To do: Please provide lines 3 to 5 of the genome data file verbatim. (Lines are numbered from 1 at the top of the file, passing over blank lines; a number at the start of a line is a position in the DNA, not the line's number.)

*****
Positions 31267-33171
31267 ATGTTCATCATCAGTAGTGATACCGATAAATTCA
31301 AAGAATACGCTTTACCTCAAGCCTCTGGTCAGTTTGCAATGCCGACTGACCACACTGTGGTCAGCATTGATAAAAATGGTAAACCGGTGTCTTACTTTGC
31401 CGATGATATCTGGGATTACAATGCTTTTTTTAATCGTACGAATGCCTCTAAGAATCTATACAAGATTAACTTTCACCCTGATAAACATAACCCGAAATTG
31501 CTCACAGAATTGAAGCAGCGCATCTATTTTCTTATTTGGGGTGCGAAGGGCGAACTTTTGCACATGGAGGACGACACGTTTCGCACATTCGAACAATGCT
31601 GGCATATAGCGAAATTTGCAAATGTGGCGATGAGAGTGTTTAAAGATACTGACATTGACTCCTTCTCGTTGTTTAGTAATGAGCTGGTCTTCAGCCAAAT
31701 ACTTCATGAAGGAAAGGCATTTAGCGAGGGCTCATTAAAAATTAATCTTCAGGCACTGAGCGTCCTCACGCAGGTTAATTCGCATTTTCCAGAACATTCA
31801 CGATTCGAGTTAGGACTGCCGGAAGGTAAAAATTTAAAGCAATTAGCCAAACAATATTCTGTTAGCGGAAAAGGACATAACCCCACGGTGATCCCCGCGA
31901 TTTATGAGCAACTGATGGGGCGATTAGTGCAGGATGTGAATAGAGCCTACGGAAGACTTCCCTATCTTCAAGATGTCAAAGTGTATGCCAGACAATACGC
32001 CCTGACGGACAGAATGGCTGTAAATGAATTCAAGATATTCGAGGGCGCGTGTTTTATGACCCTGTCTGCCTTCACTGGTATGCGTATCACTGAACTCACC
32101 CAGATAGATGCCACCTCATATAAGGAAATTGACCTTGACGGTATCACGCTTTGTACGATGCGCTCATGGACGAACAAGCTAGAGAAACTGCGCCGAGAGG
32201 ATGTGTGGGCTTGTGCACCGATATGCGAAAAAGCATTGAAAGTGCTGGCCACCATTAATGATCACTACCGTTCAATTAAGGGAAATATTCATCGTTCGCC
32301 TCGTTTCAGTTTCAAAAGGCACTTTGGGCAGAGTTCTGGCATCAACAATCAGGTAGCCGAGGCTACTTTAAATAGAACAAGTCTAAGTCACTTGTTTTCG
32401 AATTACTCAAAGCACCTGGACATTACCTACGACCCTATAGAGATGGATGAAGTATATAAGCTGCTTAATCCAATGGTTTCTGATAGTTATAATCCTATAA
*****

31301 AAGAATACGCTTTACCTCAAGCCTCTGGTCAGTTTGCAATGCCGACTGACCACACTGTGGTCAGCATTGATAAAAATGGTAAACCGGTGTCTTACTTTGC
31401 CGATGATATCTGGGATTACAATGCTTTTTTTAATCGTACGAATGCCTCTAAGAATCTATACAAGATTAACTTTCACCCTGATAAACATAACCCGAAATTG
31501 CTCACAGAATTGAAGCAGCGCATCTATTTTCTTATTTGGGGTGCGAAGGGCGAACTTTTGCACATGGAGGACGACACGTTTCGCACATTCGAACAATGCT